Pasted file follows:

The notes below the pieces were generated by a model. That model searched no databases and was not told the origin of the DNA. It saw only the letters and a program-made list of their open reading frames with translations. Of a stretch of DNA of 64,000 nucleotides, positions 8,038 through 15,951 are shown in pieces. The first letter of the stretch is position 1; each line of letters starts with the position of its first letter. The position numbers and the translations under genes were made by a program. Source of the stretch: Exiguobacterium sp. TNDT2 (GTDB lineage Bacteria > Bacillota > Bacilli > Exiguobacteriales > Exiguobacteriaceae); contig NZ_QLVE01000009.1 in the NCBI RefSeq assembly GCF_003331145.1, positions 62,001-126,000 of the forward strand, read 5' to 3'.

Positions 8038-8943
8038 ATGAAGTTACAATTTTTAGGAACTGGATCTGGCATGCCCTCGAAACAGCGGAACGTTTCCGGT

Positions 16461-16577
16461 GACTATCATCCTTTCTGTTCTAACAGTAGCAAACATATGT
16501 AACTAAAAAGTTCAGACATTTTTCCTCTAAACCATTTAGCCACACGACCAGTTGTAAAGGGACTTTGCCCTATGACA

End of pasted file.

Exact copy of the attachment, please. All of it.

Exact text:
The notes below the pieces were generated by a model. That model searched no databases and was not told the origin of the DNA. It saw only the letters and a program-made list of their open reading frames with translations. Of a stretch of DNA of 64,000 nucleotides, positions 8,038 through 15,951 are shown in pieces. The first letter of the stretch is position 1; each line of letters starts with the position of its first letter. The position numbers and the translations under genes were made by a program. Source of the stretch: Exiguobacterium sp. TNDT2 (GTDB lineage Bacteria > Bacillota > Bacilli > Exiguobacteriales > Exiguobacteriaceae); contig NZ_QLVE01000009.1 in the NCBI RefSeq assembly GCF_003331145.1, positions 62,001-126,000 of the forward strand, read 5' to 3'.

Positions 8038-8943
8038 ATGAAGTTACAATTTTTAGGAACTGGATCTGGCATGCCCTCGAAACAGCGGAACGTTTCCGGT

Positions 16461-16577
16461 GACTATCATCCTTTCTGTTCTAACAGTAGCAAACATATGT
16501 AACTAAAAAGTTCAGACATTTTTCCTCTAAACCATTTAGCCACACGACCAGTTGTAAAGGGACTTTGCCCTATGACA